Some statistics

Russ Pruner’s firm, Shore & Country, always has a good data base on line and he’s got an interesting chart up now, showing the fall off in volume and sales in the first half of 2009 from the first half of 2008.  Check the entire chart, but here’s a brief summary:

Single Family Homes        2008                                        2009                           % change

Units:                                   270                                           111                                        (59%)

$ Vol.                             $768,659,932                 $250,800,602                          (67%)

Avg. Price                     $2,846,889                       $2,259,465                                (21%)

Med. Price                     $1,950,000                      $1,405,000                              (28%)


Keep in mind that by 2008 the market was already starting its dive. For the full year, 2008’s unit sales were off 37% from 2007 and dollar voulme off 35%. I’ll dig around to get the six month data.


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9 responses to “Some statistics

  1. tom

    these are coincident statistics. Check out the stock market, now today spiking towards 10,000 Dow. It is telling me the following – $23 trillion in stimulus has succeeded in reflating the economy. Guess who benefited BY FAR the most? The bankers. Where do they want to live? Greenwich. My prediction is that you will see a minor feeding frenzy this fall as bankers count their chips and take all of the reasonably priced inventory off the table. My advice to buyers is that you will not see $700 per square foot in good locations for very long. BTW I am not calling for a return to 2007-8 prices, but the bottom is in, in my opinion, and the market will stabilize here for several years.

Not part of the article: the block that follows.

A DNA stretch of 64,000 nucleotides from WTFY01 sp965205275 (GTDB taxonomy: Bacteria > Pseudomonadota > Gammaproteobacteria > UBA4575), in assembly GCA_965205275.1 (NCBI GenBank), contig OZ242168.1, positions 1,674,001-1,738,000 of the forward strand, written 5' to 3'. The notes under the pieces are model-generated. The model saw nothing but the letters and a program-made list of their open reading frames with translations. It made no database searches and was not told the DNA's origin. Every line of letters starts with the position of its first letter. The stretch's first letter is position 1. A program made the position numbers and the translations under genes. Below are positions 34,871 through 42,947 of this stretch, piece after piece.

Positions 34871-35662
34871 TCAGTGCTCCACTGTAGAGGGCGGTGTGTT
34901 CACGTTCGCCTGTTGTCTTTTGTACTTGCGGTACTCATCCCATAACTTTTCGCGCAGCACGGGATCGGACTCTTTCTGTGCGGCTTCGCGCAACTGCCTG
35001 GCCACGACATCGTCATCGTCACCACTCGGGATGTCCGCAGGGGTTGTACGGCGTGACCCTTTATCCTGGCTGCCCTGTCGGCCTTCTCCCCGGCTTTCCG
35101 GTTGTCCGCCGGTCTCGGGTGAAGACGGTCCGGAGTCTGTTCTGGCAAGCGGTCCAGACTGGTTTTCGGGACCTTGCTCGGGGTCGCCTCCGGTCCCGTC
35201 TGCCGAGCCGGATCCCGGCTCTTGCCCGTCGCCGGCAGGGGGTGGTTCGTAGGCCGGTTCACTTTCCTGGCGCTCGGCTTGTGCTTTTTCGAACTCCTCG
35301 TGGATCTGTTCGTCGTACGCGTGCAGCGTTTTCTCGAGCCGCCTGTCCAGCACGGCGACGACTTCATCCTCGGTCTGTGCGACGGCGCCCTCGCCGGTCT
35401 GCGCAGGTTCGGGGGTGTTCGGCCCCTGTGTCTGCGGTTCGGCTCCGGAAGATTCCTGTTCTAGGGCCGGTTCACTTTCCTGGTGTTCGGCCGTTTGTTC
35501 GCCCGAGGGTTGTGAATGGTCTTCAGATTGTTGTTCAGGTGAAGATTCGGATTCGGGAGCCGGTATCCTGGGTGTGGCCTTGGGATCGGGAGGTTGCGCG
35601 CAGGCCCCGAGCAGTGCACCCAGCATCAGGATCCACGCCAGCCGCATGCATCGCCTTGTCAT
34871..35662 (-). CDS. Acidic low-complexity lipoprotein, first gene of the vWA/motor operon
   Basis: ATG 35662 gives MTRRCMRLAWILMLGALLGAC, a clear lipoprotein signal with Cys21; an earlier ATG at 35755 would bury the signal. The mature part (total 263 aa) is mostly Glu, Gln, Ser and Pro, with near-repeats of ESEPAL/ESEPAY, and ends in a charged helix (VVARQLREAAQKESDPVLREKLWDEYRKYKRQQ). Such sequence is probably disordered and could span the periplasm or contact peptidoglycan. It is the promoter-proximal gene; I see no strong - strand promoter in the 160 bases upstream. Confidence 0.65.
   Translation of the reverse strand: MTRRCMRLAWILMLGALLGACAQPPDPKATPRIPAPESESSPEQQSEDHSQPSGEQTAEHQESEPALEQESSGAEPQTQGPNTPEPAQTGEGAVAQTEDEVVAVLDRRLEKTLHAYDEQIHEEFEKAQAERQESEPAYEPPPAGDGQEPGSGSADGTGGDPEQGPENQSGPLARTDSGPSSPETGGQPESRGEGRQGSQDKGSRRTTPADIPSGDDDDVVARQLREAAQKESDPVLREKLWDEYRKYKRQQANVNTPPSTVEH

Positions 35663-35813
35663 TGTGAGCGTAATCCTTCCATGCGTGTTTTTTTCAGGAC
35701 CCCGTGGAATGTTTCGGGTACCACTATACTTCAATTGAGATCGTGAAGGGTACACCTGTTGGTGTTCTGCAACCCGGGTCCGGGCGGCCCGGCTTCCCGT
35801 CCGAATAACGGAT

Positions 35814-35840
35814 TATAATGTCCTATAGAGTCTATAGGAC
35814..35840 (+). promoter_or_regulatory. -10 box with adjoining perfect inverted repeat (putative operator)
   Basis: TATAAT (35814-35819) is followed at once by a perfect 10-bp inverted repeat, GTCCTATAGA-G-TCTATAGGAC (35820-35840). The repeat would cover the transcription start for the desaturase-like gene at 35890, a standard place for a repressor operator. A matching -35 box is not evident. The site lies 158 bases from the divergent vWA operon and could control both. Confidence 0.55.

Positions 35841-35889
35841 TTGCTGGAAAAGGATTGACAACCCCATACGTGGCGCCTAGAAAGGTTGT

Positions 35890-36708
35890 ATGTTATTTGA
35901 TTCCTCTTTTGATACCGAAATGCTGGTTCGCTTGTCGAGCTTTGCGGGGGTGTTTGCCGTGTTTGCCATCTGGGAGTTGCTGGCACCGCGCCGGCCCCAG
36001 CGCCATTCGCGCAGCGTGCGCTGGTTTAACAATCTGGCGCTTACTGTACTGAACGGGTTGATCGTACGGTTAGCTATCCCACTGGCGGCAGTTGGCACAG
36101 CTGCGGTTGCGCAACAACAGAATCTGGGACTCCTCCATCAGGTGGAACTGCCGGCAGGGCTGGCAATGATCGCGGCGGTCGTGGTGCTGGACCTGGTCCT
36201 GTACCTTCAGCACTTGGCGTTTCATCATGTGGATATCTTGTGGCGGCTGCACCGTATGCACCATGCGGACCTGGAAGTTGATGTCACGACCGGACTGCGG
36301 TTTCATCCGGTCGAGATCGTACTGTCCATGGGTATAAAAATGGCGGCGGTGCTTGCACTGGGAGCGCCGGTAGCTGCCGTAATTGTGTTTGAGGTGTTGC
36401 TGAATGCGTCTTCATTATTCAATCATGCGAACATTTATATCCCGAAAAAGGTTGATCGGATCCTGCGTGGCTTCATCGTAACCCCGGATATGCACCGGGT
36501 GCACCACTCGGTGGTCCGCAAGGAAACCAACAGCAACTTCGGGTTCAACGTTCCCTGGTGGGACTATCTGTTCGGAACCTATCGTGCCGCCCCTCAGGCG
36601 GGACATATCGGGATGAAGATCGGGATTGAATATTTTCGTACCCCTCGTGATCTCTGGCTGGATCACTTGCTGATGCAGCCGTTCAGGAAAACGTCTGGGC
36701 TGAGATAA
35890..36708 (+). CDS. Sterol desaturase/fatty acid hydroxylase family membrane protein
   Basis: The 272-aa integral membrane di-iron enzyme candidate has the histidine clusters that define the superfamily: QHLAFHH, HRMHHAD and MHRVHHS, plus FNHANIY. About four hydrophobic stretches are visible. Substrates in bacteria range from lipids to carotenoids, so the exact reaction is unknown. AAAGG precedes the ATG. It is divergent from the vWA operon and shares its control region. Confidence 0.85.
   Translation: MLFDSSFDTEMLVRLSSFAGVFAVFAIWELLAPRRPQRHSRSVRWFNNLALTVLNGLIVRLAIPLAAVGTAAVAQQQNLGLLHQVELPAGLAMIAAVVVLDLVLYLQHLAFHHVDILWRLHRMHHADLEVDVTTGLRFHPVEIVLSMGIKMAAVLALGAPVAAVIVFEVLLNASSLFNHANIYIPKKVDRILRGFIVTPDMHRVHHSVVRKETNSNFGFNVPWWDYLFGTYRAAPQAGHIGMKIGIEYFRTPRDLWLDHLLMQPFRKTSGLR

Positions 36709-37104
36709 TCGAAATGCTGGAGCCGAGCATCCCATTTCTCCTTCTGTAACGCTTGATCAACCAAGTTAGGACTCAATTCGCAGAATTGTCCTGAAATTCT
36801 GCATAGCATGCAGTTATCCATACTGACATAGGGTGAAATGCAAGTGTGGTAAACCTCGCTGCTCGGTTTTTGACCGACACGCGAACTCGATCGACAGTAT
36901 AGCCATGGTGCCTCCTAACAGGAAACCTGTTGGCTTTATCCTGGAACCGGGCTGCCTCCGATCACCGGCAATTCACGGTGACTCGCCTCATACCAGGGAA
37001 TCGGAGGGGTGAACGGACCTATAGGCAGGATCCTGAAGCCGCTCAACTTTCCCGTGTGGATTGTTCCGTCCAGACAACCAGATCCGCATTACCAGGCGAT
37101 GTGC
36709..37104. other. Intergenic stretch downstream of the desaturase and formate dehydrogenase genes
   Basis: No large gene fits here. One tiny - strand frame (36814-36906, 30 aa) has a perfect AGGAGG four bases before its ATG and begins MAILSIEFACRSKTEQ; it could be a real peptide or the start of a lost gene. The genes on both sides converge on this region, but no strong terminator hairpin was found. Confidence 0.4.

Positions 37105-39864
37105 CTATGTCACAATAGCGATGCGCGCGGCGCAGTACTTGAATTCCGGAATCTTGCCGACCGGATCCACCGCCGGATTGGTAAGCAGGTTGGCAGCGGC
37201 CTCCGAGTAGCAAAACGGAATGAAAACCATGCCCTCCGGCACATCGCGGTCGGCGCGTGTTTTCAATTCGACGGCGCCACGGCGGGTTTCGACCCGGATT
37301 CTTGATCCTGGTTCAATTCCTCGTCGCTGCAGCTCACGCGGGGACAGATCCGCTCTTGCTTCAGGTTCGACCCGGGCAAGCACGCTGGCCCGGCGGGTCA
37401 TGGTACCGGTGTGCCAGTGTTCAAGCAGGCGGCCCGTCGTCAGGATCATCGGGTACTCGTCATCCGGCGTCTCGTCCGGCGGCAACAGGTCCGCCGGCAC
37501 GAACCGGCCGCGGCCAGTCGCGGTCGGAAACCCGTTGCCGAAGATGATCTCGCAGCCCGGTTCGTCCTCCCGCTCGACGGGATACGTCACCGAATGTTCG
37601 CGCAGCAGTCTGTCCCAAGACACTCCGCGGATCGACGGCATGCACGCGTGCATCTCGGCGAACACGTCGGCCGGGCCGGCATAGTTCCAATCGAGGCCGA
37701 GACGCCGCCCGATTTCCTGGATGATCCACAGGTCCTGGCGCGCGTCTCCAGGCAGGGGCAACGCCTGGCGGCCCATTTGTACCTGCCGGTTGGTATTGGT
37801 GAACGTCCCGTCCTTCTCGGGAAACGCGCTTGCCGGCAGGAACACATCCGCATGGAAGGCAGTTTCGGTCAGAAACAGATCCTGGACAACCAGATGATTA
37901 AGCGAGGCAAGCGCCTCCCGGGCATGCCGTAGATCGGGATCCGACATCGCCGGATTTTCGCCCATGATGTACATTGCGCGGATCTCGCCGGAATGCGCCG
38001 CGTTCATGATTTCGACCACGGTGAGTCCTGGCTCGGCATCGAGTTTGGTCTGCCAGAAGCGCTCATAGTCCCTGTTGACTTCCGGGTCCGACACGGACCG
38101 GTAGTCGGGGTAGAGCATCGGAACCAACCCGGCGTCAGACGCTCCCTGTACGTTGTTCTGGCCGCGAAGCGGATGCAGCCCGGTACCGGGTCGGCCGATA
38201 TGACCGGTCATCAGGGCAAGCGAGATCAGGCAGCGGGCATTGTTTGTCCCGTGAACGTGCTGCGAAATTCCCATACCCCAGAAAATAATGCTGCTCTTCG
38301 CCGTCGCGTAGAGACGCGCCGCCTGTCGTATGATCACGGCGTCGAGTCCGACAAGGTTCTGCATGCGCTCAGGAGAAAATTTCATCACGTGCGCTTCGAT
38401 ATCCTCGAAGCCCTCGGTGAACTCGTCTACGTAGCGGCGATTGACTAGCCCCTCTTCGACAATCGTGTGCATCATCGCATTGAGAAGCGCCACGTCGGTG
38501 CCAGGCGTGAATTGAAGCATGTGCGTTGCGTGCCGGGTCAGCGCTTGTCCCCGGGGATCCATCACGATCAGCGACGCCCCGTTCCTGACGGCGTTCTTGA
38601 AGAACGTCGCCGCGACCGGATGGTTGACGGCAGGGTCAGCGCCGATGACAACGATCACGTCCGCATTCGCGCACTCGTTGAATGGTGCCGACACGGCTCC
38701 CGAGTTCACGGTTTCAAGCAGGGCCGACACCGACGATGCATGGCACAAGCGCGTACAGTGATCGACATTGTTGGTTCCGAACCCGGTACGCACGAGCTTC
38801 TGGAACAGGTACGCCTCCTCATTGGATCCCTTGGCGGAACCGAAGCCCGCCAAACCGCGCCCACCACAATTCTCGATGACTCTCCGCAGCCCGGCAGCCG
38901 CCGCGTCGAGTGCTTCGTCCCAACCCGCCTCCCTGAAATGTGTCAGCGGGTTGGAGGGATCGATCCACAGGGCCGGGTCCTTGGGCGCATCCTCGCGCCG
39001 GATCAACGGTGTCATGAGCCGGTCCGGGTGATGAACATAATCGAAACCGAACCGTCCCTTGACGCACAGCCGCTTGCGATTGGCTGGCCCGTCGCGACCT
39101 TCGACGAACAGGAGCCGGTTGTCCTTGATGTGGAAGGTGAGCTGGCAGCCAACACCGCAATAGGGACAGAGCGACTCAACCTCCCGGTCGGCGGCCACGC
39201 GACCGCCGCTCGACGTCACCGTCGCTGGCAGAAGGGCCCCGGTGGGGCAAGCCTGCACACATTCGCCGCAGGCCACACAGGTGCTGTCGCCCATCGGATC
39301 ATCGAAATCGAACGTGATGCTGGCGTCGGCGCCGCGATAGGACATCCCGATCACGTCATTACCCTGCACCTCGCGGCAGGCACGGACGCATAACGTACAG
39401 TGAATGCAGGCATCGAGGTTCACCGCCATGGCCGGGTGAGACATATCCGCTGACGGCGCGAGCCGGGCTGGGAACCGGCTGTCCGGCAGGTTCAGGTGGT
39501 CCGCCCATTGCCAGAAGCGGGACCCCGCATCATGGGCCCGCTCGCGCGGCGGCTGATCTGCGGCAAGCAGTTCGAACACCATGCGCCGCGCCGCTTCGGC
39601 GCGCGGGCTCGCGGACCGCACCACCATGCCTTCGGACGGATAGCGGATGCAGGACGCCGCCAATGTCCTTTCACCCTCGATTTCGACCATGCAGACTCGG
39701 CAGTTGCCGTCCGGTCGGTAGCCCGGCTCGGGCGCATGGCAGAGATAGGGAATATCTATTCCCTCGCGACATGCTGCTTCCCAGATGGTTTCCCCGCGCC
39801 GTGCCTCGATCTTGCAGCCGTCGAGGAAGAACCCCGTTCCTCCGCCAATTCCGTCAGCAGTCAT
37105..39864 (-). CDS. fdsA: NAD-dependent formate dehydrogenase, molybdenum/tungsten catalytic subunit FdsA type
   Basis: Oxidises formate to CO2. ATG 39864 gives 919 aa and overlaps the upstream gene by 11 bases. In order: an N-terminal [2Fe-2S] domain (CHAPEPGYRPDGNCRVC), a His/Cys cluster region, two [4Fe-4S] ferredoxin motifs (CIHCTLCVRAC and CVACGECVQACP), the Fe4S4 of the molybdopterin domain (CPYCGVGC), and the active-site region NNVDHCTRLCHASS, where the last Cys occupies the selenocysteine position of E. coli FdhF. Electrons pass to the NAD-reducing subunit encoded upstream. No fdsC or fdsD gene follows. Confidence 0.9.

2. anon 2

    I think you’re wrong Tom.
    Bear Stearns bankers = 90% of stock wealth destroyed
    Lehman bankers = 100% of stock wealth and deferred compensation plan destroyed
    AIG = well, ok, I guess some of them got paid
    UBS, ML, etc. = many layoffs and those still employed got a lot of stock for bonuses

    No one will suddenly have money in the fall. Bonuses are paid later (Dec-Feb) and will be heavy again with stock this year. And for those who do get paid well, there are probably 20-40% fewer of them employed now, so there are fewer buyers.

    Wait until the severance packages and emergency funds of those laid off run out and their houses start hitting the market. And the pre-school-year buying pressure is starting to disappear now, not to return until the Spring.

    Oh, and interest rates going up will be a nice headwind, too.

  3. shoeless

    Um, they’ll have to pay cash. Banks want three years of income tax returns and won’t accept bonuses as income at the moment. To get a jumbo now requires 30-40% down. The $3mm and over crowd may have a feeding frenzy. The paupers in the $1-$2 range, not so much.

  4. anonymous